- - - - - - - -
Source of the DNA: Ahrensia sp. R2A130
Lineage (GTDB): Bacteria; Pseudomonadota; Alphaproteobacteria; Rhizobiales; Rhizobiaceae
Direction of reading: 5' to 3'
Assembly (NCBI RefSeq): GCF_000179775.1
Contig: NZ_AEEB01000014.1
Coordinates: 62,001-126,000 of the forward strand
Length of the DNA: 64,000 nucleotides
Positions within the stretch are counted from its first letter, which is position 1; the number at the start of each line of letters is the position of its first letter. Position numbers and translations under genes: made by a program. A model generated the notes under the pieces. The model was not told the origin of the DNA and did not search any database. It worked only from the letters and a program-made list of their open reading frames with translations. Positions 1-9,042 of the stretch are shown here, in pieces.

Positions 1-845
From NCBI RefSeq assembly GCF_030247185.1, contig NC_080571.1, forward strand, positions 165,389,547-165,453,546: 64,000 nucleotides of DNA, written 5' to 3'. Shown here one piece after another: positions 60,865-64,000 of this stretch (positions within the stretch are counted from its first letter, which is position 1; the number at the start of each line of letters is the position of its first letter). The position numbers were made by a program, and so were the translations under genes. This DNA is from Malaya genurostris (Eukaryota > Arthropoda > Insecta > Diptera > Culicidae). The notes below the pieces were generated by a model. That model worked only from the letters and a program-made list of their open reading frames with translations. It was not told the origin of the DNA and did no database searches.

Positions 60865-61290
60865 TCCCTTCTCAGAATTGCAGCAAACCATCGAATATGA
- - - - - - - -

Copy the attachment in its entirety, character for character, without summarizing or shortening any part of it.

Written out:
Source of the DNA: Ahrensia sp. R2A130
Lineage (GTDB): Bacteria; Pseudomonadota; Alphaproteobacteria; Rhizobiales; Rhizobiaceae
Direction of reading: 5' to 3'
Assembly (NCBI RefSeq): GCF_000179775.1
Contig: NZ_AEEB01000014.1
Coordinates: 62,001-126,000 of the forward strand
Length of the DNA: 64,000 nucleotides
Positions within the stretch are counted from its first letter, which is position 1; the number at the start of each line of letters is the position of its first letter. Position numbers and translations under genes: made by a program. A model generated the notes under the pieces. The model was not told the origin of the DNA and did not search any database. It worked only from the letters and a program-made list of their open reading frames with translations. Positions 1-9,042 of the stretch are shown here, in pieces.

Positions 1-845
From NCBI RefSeq assembly GCF_030247185.1, contig NC_080571.1, forward strand, positions 165,389,547-165,453,546: 64,000 nucleotides of DNA, written 5' to 3'. Shown here one piece after another: positions 60,865-64,000 of this stretch (positions within the stretch are counted from its first letter, which is position 1; the number at the start of each line of letters is the position of its first letter). The position numbers were made by a program, and so were the translations under genes. This DNA is from Malaya genurostris (Eukaryota > Arthropoda > Insecta > Diptera > Culicidae). The notes below the pieces were generated by a model. That model worked only from the letters and a program-made list of their open reading frames with translations. It was not told the origin of the DNA and did no database searches.

Positions 60865-61290
60865 TCCCTTCTCAGAATTGCAGCAAACCATCGAATATGA